Black Immigrant Children, Insurance Status and Neighborhood Characteristics: A Study by Length of Time in the United States Using Data from the National Survey of Children's Health

By Amutah-Onukagha, Ndidiamaka N.; Gardner, Michelle et al. | The Journal of Race & Policy, Spring/Summer 2016 | Go to article overview

Black Immigrant Children, Insurance Status and Neighborhood Characteristics: A Study by Length of Time in the United States Using Data from the National Survey of Children's Health


Amutah-Onukagha, Ndidiamaka N., Gardner, Michelle, Doamekpor, Lauren A., Ramos, Lauren, Elewonibi, Reni, The Journal of Race & Policy


INTRODUCTION

The United States is home to 20 percent of the world's foreign-born population; more than any other nation in the world, with over one million new legal immigrants arriving annually (Martin and Midgely, 2010). As the number of foreign-born in the United States steadily increases, so does the number of children of immigrant parents. Children in immigrant families, defined as those having at least one foreign-born parent, comprised 20 percent of all US children in 2000 (United States Census Bureau, 2004). In 2010, the number of immigrant children rose to nearly a quarter of all US children (Grieco et al., 2012, 6). As many immigrant families experience poor health outcomes and inequitable access to care, so do children in these families. As many as 21 percent of children in immigrant families live in poverty, and experience a lack of access to quality health care (Elmelech et al., 2002, 2). The low socioeconomic status of many immigrant families places them at increased risk for poor health outcomes and inadequate health care. Additionally, barriers such as limited English proficiency and lack of familiarity with the US healthcare system add to this risk (Derose et al., 2009, 356). The present study examines the physical characteristics of the neighborhood and the relationship of these characteristics to the health insurance status of Black immigrant children. The study is consistent with the national health initiative of Healthy People 2020, which calls attention to children between the ages of 0-17 living in poverty, increased proportion of insured persons, and the furthering of the concepts of social support and community contexts (United States Department of Health and Human Services, 2013).

BLACK IMMIGRANTS

Black immigrants are a severely understudied population even though this group has been growing at a remarkable rate over the past 35 years (Kent, 2007; Anderson, 2015). As of 2013, there are 1.8 million African immigrants living in the United States as compared to 881,000 in 2000 (Anderson, 2015). In the United States, there are 1.3 million children in Black immigrant families and they account for 11 percent of Black children in America (Migration Policy Institute, 2016). According to the 2008-2010 American Community Survey, non-Hispanic Black immigrants represented 7.6 percent of the US population and experienced higher child poverty rates, at 36 percent, versus the national average of 19.9 percent (Grieco et al., 2012, 14). Between 2000 and 2013, Africans had the fastest immigrant growth rate compare to other major immigrant groups, increasing by 41 percent during this time period. Statistics from 2014 reveal that 9 percent of immigrant children were Black/African American and that 11 percent of second-generation children were Black/African American (Child Trends, 2014).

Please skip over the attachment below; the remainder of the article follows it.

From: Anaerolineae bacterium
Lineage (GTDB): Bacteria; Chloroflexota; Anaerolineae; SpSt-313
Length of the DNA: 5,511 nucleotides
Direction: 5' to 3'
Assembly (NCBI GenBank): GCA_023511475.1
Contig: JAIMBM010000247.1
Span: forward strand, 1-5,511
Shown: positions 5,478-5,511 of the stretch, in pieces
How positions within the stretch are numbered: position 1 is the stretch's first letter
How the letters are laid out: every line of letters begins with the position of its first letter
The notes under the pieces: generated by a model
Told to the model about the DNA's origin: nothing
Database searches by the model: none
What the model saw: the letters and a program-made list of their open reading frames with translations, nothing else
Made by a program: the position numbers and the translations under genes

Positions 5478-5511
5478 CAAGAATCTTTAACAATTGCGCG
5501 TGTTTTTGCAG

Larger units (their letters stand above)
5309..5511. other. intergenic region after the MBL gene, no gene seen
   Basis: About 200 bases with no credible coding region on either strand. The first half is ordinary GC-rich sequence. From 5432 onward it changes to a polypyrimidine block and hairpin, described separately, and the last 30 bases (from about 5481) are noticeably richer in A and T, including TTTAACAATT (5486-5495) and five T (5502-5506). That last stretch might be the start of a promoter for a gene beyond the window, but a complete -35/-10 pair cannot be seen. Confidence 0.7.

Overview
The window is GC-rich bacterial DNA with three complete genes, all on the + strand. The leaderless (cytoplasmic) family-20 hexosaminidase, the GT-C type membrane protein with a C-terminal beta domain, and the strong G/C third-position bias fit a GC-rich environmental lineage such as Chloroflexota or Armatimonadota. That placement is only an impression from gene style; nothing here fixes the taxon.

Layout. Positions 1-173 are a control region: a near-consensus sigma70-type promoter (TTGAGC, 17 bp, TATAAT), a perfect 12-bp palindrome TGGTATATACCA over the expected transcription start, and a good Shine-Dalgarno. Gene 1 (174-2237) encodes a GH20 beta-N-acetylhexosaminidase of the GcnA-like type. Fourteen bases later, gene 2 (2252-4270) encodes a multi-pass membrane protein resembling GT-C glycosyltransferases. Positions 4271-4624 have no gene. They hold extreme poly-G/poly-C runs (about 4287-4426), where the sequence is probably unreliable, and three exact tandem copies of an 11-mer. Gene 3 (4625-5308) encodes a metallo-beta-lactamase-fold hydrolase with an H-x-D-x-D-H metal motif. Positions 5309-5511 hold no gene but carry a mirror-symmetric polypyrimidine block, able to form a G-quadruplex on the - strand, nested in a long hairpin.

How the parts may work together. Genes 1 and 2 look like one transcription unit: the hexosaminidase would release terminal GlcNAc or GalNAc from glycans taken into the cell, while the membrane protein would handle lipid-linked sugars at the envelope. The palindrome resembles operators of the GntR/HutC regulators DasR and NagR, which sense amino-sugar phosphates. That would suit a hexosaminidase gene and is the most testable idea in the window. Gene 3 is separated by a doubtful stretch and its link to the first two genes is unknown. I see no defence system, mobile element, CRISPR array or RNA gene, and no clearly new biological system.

NEIGHBORHOOD CHARACTERISTICS

The neighborhood socioeconomic environment plays an important role in the health of immigrant families (Winkleby and Cubbin, 2003, 444) yet there has been limited research examining the effect of neighborhood status on immigrants and their families. Researchers have suggested that racial differences in socioeconomic status (SES) contribute to racial health disparities (Williams et al., 2010, 69). According to Winkleby and Cubbin, Black families live in neighborhoods with lower SES status compared to White families (2003, 446). Due to an increase in immigration in the Black community, Black immigrants are even more likely to live in low SES neighborhoods as a result of the migration influx (Kent, 2007, 11; Winkleby and Cubbin, 2003, 451; Martin and Midgley, 2010).

Neighborhood and community characteristics have been documented in the literature as influencing health, even after controlling for individual-level factors and individual socioeconomic status. The physical environment of a neighborhood can encourage or discourage community members from participating in outdoor physical activity or social integration. …

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